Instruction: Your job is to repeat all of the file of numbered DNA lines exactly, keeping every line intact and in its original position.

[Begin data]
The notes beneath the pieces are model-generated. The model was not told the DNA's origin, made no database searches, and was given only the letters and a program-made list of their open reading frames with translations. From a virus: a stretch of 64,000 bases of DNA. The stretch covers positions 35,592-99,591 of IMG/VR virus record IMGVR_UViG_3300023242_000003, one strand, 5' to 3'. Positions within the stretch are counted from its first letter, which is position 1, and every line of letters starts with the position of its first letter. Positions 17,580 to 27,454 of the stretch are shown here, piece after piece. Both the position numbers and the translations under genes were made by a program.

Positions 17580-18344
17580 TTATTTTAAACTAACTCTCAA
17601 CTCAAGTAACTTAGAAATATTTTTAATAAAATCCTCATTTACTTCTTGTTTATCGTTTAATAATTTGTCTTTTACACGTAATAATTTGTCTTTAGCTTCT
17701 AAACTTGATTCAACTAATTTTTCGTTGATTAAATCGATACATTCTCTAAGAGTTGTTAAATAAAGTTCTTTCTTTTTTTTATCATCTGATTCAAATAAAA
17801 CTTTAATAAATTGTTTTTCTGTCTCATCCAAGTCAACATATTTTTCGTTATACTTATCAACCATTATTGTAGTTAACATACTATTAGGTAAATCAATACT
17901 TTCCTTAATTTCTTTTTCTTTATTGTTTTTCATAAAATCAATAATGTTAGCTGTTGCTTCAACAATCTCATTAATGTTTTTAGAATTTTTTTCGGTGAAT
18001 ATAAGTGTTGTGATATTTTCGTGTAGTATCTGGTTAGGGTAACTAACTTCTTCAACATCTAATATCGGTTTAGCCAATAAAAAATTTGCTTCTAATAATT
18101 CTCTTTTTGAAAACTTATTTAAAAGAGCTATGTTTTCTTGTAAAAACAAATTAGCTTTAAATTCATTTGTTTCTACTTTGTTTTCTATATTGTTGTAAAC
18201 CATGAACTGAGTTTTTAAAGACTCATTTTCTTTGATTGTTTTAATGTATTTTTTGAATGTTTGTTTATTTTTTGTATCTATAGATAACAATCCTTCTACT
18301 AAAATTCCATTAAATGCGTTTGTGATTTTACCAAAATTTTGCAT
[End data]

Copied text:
The notes beneath the pieces are model-generated. The model was not told the DNA's origin, made no database searches, and was given only the letters and a program-made list of their open reading frames with translations. From a virus: a stretch of 64,000 bases of DNA. The stretch covers positions 35,592-99,591 of IMG/VR virus record IMGVR_UViG_3300023242_000003, one strand, 5' to 3'. Positions within the stretch are counted from its first letter, which is position 1, and every line of letters starts with the position of its first letter. Positions 17,580 to 27,454 of the stretch are shown here, piece after piece. Both the position numbers and the translations under genes were made by a program.

Positions 17580-18344
17580 TTATTTTAAACTAACTCTCAA
17601 CTCAAGTAACTTAGAAATATTTTTAATAAAATCCTCATTTACTTCTTGTTTATCGTTTAATAATTTGTCTTTTACACGTAATAATTTGTCTTTAGCTTCT
17701 AAACTTGATTCAACTAATTTTTCGTTGATTAAATCGATACATTCTCTAAGAGTTGTTAAATAAAGTTCTTTCTTTTTTTTATCATCTGATTCAAATAAAA
17801 CTTTAATAAATTGTTTTTCTGTCTCATCCAAGTCAACATATTTTTCGTTATACTTATCAACCATTATTGTAGTTAACATACTATTAGGTAAATCAATACT
17901 TTCCTTAATTTCTTTTTCTTTATTGTTTTTCATAAAATCAATAATGTTAGCTGTTGCTTCAACAATCTCATTAATGTTTTTAGAATTTTTTTCGGTGAAT
18001 ATAAGTGTTGTGATATTTTCGTGTAGTATCTGGTTAGGGTAACTAACTTCTTCAACATCTAATATCGGTTTAGCCAATAAAAAATTTGCTTCTAATAATT
18101 CTCTTTTTGAAAACTTATTTAAAAGAGCTATGTTTTCTTGTAAAAACAAATTAGCTTTAAATTCATTTGTTTCTACTTTGTTTTCTATATTGTTGTAAAC
18201 CATGAACTGAGTTTTTAAAGACTCATTTTCTTTGATTGTTTTAATGTATTTTTTGAATGTTTGTTTATTTTTTGTATCTATAGATAACAATCCTTCTACT
18301 AAAATTCCATTAAATGCGTTTGTGATTTTACCAAAATTTTGCAT